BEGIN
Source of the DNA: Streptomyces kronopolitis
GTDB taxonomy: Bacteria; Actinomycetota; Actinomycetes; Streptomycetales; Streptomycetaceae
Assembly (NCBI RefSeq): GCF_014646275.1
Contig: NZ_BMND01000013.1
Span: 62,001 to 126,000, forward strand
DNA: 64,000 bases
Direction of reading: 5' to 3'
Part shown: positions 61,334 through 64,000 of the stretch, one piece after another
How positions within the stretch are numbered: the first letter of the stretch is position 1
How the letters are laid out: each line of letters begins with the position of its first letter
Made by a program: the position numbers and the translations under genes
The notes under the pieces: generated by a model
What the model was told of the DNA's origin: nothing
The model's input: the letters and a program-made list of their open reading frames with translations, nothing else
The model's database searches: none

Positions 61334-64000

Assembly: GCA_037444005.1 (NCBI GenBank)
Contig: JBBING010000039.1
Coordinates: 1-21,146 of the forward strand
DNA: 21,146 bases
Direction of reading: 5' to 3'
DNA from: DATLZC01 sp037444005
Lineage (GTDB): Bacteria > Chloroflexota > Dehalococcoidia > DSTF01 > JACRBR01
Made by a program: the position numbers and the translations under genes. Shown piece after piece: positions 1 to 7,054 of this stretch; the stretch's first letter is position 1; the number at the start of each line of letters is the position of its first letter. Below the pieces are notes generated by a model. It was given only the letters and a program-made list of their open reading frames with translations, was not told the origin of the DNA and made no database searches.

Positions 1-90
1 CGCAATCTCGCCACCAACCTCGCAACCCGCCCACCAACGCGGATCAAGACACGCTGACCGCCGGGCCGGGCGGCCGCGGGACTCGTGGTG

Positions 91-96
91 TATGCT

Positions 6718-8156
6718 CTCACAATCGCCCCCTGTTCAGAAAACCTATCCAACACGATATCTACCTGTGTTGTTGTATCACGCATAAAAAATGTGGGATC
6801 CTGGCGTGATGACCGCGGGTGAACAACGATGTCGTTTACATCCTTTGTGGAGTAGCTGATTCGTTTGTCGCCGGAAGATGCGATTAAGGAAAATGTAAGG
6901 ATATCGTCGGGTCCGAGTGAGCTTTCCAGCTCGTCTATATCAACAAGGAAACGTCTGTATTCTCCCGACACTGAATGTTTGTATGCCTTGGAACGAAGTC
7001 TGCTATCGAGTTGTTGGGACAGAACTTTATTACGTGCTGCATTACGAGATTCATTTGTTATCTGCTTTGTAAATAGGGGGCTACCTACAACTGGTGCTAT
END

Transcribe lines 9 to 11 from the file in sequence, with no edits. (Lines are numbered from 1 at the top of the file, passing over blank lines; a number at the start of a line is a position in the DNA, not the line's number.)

How positions within the stretch are numbered: the first letter of the stretch is position 1
How the letters are laid out: each line of letters begins with the position of its first letter
Made by a program: the position numbers and the translations under genes